Is there doping abuse in swimrun? Yes? No? Not sure? then keep reading…
I never imagined writing a blog about rehabilitation, but I guess there is a first time for everything. So for those who don’t know what happened, on October 5th I fell with my knee on a sharp rock during the epic Ötillö swimrun worldchampionships in Sweden. In a split second my right quadriceps tendon was cut right above the knee cap. After two surgeries and liters of different antibiotics I was finally released from hospital albeit in a full leg cast running from hip to toe. Hopping around like an “outcast penguin” futile things like: sitting on a toilet seat, driving a car or a spontaneous wrestling game with my son became a major hurdle. So hereby, respect to all those people out there who have a mobility issue because no matter how you look at it everything just takes more time and more effort.
My recent knee injury (and Jassu’s broken foot from two years before) made me realise just how vulnerable we are. One minute I am happily running a split second later I am on the floor with an open knee cap and a ruptured quadriceps tendon. At least for me these injuries forced me to rethink my approach towards personal safety in swimrunning. “Think First, then Act!” immediately springs to mind. The question I struggle with…was it pure misfortune or actually lack of focus? I guess the answer lays somewhere in the middle. In my case I have been accident and injury free for many years simply because I thought I knew what I was doing. However, this self knowledge is by no means a guarantee that nothing will ever happen, as I found out. Only now, after 4 years of practising the sport of swimrun, I really start to understand and appreciate the real risks involved and also what we (as a team!) can actively do to lower or even mitigate certain risks. Below I have summarised three scenarios where I believe we made mistakes and what we could possibly do to prevent it from happening again. This is by no means a conclusive “idiot proof guide” but merely a personal write up of specific situations. Of course by sharing this information I hope that people will also rethink their own approach and attitude towards personal and team safety.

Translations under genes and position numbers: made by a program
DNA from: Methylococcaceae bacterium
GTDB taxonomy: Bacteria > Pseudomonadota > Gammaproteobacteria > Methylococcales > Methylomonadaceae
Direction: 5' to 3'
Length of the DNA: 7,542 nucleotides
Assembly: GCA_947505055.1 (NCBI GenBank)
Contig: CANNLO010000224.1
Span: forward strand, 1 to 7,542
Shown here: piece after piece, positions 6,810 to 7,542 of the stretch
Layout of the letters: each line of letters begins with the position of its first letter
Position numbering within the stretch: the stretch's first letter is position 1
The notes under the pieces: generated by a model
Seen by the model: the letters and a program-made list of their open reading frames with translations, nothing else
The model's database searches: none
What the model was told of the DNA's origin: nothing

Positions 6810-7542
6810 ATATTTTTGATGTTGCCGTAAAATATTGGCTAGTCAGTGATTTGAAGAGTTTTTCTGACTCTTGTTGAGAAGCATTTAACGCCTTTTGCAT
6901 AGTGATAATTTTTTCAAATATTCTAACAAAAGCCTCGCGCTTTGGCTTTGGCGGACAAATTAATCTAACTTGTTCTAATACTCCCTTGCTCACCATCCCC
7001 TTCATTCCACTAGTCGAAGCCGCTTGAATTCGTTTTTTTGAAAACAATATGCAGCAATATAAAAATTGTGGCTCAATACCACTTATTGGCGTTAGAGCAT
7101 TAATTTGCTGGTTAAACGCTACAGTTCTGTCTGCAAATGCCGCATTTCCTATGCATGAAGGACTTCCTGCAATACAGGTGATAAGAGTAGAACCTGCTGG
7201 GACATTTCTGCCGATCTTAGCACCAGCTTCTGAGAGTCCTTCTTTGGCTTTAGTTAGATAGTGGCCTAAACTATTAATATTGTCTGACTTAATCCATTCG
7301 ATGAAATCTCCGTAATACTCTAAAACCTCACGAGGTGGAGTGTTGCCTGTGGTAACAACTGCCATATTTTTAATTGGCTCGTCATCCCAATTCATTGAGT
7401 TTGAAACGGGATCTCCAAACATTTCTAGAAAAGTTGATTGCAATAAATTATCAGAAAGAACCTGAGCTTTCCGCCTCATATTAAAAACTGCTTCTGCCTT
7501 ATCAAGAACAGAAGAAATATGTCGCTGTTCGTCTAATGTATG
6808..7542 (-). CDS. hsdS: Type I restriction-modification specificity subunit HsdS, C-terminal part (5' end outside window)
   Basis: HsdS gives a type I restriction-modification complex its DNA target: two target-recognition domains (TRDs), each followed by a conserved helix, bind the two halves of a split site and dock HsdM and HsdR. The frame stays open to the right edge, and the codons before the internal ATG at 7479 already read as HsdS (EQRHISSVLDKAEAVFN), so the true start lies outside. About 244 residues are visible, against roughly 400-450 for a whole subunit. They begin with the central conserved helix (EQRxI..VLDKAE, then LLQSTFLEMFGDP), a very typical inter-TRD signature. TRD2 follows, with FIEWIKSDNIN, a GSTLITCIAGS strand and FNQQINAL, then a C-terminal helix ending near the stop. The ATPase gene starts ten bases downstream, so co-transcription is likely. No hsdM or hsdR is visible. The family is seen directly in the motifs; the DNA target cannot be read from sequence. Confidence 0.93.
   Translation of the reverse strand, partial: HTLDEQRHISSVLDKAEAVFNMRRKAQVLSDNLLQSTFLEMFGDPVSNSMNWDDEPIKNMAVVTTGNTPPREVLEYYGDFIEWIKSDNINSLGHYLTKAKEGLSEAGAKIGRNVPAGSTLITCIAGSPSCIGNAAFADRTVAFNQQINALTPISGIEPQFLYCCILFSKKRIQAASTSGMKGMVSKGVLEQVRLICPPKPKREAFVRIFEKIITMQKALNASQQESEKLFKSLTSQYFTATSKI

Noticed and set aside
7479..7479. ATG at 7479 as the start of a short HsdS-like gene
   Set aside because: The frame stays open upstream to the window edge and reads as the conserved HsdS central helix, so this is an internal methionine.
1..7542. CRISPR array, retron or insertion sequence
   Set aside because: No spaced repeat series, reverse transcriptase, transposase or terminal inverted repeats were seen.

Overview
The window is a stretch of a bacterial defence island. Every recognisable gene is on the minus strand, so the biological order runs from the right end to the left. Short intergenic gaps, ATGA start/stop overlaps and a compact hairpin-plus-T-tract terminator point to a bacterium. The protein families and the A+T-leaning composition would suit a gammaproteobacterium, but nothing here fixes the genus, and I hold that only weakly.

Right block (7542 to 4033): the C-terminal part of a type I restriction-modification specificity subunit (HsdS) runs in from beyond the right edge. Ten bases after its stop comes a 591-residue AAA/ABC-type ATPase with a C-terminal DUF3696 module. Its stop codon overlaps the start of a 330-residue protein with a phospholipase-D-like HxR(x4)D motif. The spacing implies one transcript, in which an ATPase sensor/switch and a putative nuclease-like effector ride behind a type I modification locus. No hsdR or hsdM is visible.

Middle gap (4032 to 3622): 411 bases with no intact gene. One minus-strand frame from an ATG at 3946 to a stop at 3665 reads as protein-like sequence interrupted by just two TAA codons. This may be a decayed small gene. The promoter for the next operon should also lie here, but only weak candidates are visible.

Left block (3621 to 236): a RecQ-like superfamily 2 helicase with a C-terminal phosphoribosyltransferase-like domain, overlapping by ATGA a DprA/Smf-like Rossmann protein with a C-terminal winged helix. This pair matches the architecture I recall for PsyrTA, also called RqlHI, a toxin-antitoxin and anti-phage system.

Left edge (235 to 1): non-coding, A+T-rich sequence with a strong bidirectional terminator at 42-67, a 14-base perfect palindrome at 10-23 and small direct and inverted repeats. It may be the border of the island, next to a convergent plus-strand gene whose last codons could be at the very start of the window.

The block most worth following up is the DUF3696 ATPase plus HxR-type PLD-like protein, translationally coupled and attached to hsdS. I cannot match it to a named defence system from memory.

You all know that moment, that split of a second, when you realize that something happened. Something that will change your day and maybe even your life. It´s that moment when your, usually very slow brain, fast forwards your life and as a flash in front of your eyes you see what is going to happen and you scream. You scream out of pain. You scream out of physical pain. You scream out of emotional pain. You know it´s finished. You see it in front of your eyes. You feel it in your body. Your brain registers the fact that ÖtillÖ is over for you before it even really got going. Once again.
“Merde, we’re late again”….I said in my best French before closing the door of our summer hut. The night before race day a thunderstorm raged over the Finnish archipelago so it took us some time before we got to Luukki outdoor recreation area. “Luukki who…?” that’s a funny name, so it turns out that “Luukki” comes from Luukas Sigfridson who owned the majority of the land in the 16th century. Today his yellow house is a cafeteria where they serve excellent post race broth, as I found out later.
While slaloming around fallen trees and broken power lines we went through the course details. “only13 kilometres…yeah right…I remember from last year that Krisse (Race Director) managed to squeeze in 11 swim sections ranging from 58m to 540m”. So let’s do the math: 22 transitions in less than 1 ½ hours of racing…so that means getting into / out of the water every 4 minutes…holy smoke! I guess this is where the race will be won or lost.